By Fiachra Brennan
It is easy to criticise immersion projects. It is easy to attach lazy labels like voluntourism to them. It is extremely difficult, however, to discount the immense impact and value of an ethical, partnership orientated, and insightful immersion project. I travelled to South Africa and Mozambique when I was 15 years old. I thought I knew a little about the world, about poverty, and about inequality. I did not. Three days in South Africa and two weeks in Mozambique opened my eyes. It helped me understand that poverty was not an isolated phenomenon. I learnt about the continuingly debilitating effects of colonialism, of international debt, and of discrimination. I grasped that the exploitation of people and natural resources by multinational firms helped perpetuate the cycle of poverty and inequality. I realised that we, as Western consumers, take far more from the Global South than we give through aid and support.
I came to understand that Western donors and European aid workers were not a solution to poverty. Instead I learnt that sustainable development could only be achieved through partnership, through the forming of an international bond of solidarity, and through a commitment to work together for a better future. I was 15 years old and I learnt more about the world in two weeks than I did through years of school-based education. That should never be discounted, should never be called worthless, should never be called a waste of time.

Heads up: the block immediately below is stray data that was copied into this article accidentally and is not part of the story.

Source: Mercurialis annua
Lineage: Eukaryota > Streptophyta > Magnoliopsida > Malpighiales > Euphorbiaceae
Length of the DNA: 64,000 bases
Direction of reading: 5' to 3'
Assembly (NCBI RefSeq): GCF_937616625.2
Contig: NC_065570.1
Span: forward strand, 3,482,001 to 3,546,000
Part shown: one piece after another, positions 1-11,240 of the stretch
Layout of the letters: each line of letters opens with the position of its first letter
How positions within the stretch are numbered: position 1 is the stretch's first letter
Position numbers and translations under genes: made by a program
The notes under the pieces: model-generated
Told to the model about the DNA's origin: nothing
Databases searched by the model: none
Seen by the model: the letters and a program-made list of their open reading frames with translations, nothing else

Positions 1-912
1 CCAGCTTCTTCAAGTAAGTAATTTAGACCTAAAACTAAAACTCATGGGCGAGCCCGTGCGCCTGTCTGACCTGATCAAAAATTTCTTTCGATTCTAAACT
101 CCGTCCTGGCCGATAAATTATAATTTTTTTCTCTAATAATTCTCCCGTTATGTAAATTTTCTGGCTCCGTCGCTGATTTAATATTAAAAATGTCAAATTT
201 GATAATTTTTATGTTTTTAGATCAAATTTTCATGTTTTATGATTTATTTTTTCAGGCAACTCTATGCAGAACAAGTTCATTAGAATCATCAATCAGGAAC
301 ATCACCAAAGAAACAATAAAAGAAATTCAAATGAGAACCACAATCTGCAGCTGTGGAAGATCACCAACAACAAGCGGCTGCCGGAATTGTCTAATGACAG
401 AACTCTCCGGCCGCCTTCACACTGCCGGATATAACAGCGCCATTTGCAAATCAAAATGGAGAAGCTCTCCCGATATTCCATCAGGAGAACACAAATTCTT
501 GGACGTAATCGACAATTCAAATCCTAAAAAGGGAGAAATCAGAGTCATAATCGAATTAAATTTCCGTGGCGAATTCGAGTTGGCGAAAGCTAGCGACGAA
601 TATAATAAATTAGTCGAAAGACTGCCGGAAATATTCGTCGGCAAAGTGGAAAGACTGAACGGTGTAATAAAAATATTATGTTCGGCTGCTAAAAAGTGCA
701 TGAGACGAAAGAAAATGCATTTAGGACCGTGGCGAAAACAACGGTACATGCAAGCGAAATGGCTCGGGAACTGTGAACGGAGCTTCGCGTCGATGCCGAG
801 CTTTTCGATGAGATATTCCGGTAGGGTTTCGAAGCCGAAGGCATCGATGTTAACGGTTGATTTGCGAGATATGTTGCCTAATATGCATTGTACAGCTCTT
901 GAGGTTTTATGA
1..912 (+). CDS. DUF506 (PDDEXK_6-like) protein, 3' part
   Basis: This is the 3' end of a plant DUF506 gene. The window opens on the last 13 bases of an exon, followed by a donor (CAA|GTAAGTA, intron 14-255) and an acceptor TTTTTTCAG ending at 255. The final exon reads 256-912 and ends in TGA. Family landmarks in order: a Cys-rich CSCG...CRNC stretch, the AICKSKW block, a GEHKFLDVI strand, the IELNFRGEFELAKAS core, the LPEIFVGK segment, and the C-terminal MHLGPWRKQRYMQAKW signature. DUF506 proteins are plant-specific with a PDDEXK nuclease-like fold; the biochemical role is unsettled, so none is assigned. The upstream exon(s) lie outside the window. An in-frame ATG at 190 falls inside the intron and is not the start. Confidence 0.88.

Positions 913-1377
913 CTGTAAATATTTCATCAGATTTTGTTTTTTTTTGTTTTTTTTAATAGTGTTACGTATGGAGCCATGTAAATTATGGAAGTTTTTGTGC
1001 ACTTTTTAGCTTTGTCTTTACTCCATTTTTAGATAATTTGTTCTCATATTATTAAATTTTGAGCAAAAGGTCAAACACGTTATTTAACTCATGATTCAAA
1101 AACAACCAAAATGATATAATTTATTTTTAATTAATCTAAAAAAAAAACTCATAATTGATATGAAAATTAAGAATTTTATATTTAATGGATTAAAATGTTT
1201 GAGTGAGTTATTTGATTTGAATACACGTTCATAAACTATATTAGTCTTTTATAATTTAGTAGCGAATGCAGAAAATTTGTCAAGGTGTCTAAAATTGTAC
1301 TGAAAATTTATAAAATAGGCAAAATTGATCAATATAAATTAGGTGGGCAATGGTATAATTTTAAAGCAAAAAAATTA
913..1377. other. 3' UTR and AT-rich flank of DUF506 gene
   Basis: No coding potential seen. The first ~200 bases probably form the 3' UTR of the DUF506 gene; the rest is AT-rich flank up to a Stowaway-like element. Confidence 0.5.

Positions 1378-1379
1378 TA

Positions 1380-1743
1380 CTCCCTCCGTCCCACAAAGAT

Participants in immersion projects, and other forms of overseas volunteering, can be accused of box ticking. Interrailing, the J1, volunteering. The SERVE immersion project is not a box ticking exercise. It is a learning experience that has a massive, lifelong impact, on the volunteer. I’m not one to over-exaggerate, but the project changed me. My purchasing decisions became more ethical, I began to consider how my actions impacted upon our globalised world, and I began to consider a career in an environment where I could make the world a better place. The immersion project shaped my worldview, my academic choices, and my consumerist decisions. It allowed me to become the person I am today.
Fiachra first volunteered with SERVE in 2013 on a SERVE School Immersion Programme. During summer 2016, he travelled to the Philippines to work alongside the Badjao Tribe in Cebu. Upon return, Fiachra has stayed involved in global justice and active citizenship, facilitating development education and debriefing workshops for SERVE Immersion students as gaeilge. In 2017, Fiachra lead a group of 13 volunteers to the Philippines. In 2018, he lead our pilot volunteer programme to Vietnam. Fiachra is now leading our immersions and coordinating the SERVE volunteer programme.
Fiachra received his Silver Global Citizen Award on Saturday April 8th, 2017 in Smock Alley Theatre, Dublin.